One person that seeks to enter the Arab media landscape is the Saudi-Arabian investor and billionaire Prince Waleed bin Talal Al Saud, member of the Saudi royal family. In September 2011 he announced the foundation of the satellite news channel Alarab for the year 2012 as an independent company of the Rotana Media Group and the Kingdom Holding Company. As Waleed himself holds the ownership of both, in fact, Alarab would be his private corporation. The international 24-hour news channel, supported by the news service of Bloomberg LP, seeks to address the Arabic native speaking audience and aims to cover current developments worldwide, with a special focus on political, societal and economic topics in Saudi Arabia and the Arab world. Yet, if Alarab will go on air in 2012 remains to be seen.
Waleed had already announced the foundation of a news channel of similar conception back in July 2010, at that time in cooperation with Rupert Murdoch's Fox News. Although these plans were denied later Alarab is unlikely to turn out as a missed opportunity for Murdoch's media empire, since Murdoch and Waleed are connected closely through long lasting business relations: Not only is Murdoch's News Corp. the second largest shareholder in Waleed's Rotana Media Group. In addition, the British Pay-TV channel Sky News Broadcasting pursues similar plans to win over the worldwide target group of 300 millions Arabic native speakers: Sky News Arabia according to the channels' webpage shall become the Arabic voice for independent and innovative journalism and shall go on air from Abu Dhabi in spring 2012. It comes as no surprise that Waleed, being the second largest shareholder in News Corp. that holds 39% in Sky News Broadcasting, is equally obtaining a share in Sky News Arabia due to this.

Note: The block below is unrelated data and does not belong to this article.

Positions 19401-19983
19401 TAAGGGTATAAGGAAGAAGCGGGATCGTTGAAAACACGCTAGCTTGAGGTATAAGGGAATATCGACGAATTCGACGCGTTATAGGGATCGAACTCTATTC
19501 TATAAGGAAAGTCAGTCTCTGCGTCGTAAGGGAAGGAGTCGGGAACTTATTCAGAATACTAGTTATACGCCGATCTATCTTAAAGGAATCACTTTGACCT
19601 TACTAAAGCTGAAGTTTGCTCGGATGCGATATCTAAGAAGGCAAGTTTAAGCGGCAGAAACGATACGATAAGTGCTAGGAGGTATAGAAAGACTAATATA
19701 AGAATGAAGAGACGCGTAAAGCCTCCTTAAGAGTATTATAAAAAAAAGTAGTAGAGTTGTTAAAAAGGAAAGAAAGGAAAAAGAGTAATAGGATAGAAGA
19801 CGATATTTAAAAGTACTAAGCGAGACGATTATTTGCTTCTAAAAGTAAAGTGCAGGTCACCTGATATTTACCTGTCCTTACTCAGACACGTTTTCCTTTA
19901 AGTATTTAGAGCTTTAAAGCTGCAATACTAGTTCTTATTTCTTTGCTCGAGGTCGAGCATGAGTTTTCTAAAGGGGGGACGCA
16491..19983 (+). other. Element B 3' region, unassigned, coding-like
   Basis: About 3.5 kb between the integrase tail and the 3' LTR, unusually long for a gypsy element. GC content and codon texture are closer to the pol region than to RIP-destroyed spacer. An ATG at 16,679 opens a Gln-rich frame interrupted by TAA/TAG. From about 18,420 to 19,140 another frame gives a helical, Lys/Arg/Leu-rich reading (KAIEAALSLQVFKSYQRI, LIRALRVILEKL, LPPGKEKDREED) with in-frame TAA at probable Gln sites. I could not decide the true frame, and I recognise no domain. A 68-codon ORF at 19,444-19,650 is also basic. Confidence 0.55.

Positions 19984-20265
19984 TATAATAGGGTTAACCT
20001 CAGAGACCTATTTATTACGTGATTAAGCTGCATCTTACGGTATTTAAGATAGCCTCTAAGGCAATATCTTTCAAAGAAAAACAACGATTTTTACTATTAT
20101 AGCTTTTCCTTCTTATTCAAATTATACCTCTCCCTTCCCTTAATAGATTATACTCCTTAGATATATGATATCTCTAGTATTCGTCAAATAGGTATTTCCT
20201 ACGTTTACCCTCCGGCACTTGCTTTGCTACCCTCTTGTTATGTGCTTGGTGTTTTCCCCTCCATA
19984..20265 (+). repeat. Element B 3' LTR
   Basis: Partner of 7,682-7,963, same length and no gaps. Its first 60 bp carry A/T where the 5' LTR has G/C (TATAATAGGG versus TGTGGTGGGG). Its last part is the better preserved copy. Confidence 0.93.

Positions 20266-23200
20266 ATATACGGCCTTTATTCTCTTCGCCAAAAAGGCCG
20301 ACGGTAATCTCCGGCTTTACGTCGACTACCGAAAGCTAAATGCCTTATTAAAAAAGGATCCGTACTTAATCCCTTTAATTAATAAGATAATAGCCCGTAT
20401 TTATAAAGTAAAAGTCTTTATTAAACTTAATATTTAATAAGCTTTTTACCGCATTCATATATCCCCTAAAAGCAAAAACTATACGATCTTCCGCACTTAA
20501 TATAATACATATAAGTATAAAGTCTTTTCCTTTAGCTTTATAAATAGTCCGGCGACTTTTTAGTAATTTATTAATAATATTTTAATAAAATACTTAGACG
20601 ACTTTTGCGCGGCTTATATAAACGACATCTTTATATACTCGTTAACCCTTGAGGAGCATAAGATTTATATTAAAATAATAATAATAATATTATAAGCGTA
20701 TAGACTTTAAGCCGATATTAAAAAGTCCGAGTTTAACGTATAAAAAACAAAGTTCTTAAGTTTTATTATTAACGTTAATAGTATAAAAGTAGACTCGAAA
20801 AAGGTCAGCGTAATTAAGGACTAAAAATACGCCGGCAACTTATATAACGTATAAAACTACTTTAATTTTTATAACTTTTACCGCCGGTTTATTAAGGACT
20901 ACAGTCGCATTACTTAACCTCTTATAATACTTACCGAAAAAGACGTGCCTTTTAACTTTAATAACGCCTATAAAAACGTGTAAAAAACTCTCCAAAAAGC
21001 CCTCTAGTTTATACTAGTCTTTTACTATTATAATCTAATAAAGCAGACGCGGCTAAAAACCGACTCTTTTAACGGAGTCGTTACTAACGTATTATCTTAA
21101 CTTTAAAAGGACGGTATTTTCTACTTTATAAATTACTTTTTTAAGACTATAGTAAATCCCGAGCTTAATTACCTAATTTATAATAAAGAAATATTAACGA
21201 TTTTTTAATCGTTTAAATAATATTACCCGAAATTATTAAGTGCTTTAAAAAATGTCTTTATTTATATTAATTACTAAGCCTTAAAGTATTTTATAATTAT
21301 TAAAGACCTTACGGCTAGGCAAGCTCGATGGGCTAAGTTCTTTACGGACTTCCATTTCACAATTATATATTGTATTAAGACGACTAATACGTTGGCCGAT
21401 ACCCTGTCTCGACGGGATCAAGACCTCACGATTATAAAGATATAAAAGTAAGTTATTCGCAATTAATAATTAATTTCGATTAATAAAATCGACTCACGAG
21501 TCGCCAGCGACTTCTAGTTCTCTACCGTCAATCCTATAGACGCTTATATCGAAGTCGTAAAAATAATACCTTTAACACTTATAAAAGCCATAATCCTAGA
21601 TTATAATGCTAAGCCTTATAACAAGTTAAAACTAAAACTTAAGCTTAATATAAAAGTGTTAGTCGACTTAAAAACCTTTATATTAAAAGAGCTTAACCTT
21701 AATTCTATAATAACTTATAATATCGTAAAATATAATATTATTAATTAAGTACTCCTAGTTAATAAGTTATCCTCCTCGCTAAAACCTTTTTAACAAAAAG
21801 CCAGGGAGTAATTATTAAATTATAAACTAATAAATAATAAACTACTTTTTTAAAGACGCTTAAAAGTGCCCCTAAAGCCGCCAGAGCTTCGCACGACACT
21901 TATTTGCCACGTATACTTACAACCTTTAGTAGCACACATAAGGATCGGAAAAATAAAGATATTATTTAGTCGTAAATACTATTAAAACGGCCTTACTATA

As it is the case with Al Jazeera and Al Arabiya, Waleeds' planned Alarab, too, has close connections to Arab dynasties, Saudi-Arabia in particular. Sky News Arabia again is associated with the Abu Dhabi Media Investment Group, a corporation of Sheikh Mansour bin Zayed al-Nahyan, member of the ruling family of Abu Dhabi in the United Arab Emirates. Although such close connections need to be questioned critically, they must not necessarily form an obstacle for unbiased, investigative journalism and editorial liberty. At least not as long as one avoids the critique of one's own patron, as was shown by the development and news coverage of Al Jazeera during the last years.
Al Jazeera enjoys high credibility in the Arab region and among diasporic communities abroad. Its role as an independent source of information and space for political and societal debate in and about the Arab world can barely be overestimated. Yet, a certain political bias in their coverage cannot be precluded. Following the general critique brought forward Al Jazeera is seen as increasingly biased over time, especially over the course of the 'Arab Spring' in which it took, more or less openly, a political position with its coverage of the upheavals in Tunisia, Egypt and Libya.
Waleed is keen to allay similar concerns with regard to Alarab early on. In an interview with the Saudi-Arabian newspaper Al Hayat, he declared that Alarab will not take instructions from the Saudi-Arabian information ministry. However, he also said that he will pay the broadcasting fees due for the next ten years on his own, which seems to be rather ominous than enhancing his credibility in any form.